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Spongospora subterranea f. sp. subterranea causes the potato diseases powdery scab on tubers and galls on roots, and occurs in most potato production areas worldwide. The pathogen was probably introduced to Europe from South America in the 16th century. Three different genotype clusters have been found worldwide: the genetically variable groups from South(More)
This study measured effects of Spongospora subterranea soil inoculum levels on disease of potato tubers and roots, determining relationships between amount of sporosorus inoculum at planting, and both root function during plant growth and powdery scab on tubers at harvest. In a series of shadehouse experiments, different amounts of inoculum were applied to(More)
Spongospora subterranea f. sp. subterranea (Sss) causes two diseases on potato (Solanum tuberosum), lesions on tubers and galls on roots, which are economically important worldwide. Knowledge of global genetic diversity and population structure of pathogens is essential for disease management including resistance breeding. A combination of microsatellite(More)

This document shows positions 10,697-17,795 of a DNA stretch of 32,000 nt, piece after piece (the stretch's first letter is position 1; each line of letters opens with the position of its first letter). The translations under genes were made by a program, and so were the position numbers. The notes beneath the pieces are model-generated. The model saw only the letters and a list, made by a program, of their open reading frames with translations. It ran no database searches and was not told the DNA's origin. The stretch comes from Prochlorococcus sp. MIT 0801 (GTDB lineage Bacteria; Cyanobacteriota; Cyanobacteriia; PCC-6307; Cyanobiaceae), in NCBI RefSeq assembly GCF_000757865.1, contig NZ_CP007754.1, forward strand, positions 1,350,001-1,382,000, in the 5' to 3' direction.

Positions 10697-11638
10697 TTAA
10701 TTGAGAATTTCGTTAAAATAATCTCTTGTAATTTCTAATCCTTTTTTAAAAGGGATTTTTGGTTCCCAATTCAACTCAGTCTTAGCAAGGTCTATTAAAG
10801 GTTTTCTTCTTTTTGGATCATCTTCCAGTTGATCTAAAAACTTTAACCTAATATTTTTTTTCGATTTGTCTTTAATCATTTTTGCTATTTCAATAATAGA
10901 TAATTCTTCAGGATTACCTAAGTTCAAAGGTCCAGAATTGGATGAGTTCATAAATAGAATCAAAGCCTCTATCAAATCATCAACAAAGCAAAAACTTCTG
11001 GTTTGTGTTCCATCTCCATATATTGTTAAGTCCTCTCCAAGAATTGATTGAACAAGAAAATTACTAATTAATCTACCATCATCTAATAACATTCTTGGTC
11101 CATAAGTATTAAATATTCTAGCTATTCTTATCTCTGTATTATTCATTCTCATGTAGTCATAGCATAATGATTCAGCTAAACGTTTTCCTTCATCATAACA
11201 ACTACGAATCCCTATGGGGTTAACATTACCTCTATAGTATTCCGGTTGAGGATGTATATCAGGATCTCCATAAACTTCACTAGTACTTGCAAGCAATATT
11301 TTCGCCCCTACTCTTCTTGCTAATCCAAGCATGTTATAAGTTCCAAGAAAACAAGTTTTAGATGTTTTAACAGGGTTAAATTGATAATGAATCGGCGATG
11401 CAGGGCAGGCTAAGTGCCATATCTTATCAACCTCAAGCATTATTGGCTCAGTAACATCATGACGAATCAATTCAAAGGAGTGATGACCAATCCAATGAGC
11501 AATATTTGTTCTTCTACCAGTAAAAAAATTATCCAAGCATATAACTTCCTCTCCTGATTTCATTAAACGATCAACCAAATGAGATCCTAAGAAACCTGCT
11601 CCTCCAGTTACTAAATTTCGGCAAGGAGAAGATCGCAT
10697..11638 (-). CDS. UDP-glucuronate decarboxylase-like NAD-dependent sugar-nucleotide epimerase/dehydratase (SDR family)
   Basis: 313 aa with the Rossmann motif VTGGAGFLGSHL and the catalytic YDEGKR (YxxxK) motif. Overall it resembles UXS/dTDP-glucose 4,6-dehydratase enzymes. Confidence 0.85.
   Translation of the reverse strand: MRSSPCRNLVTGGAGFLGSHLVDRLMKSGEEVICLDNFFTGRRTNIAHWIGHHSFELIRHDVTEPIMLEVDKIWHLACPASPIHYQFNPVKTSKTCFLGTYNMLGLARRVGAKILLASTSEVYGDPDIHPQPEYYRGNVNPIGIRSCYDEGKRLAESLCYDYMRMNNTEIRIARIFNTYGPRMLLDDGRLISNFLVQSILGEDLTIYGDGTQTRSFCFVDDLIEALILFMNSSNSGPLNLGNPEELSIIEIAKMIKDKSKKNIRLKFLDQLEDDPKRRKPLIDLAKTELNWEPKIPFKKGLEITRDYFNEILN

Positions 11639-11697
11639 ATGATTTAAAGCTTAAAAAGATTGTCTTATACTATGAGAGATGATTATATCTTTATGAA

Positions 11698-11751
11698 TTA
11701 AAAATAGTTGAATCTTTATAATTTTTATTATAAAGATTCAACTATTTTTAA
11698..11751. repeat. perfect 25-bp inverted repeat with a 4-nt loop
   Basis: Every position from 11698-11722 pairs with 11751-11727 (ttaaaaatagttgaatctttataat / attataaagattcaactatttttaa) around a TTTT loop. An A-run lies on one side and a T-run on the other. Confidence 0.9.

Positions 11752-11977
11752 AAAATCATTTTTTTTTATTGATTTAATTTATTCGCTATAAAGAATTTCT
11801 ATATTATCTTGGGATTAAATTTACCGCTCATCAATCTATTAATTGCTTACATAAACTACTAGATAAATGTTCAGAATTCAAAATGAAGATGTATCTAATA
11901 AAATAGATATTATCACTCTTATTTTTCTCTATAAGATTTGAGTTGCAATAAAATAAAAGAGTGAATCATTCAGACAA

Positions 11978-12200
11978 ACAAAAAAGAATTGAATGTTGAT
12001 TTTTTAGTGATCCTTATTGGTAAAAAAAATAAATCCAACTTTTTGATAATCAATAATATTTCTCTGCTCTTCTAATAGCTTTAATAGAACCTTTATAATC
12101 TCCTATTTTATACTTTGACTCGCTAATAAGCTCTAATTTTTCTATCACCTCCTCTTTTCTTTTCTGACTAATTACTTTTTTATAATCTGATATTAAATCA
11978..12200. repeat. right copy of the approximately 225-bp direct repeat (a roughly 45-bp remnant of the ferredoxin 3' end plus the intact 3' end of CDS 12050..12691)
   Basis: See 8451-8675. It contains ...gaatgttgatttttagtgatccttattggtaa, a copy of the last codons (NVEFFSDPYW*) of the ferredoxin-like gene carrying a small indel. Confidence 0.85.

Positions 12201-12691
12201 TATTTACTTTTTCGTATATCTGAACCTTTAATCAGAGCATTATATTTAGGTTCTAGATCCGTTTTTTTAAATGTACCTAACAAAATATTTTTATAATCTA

Severe powdery scab (caused by Spongospora subterranea) occurred in potato tubers harvested from a field trial, which measured effects of agronomic treatments (nitrogen fertiliser rates, irrigation intensities, previous crop rotations) on potato yields. Nitrogen application (400 kg N ha−1) increased weight of tubers per plant by 38 %. Incidence and/or(More)
Induction of resistance in potato to Spongospora subterranea (which causes powdery scab on tubers) was studied in two controlled glasshouse experiments. β-aminobutyric acid (BABA) was applied at different concentrations (1, 2 or 4 mM) to potato plants which were then inoculated with S. subterranea. Amounts of the pathogen in roots and intensity of(More)
Prof Brian Deverall was born on 3 January 1935 in Birkenhead, England. He died on 9th August 2014 after a highly distinguished career in plant pathology and University education and as a diligent servant to the international plant pathology community. His contributions were particularly to knowledge of the physiology of fungal parasitism and the mechanisms(More)
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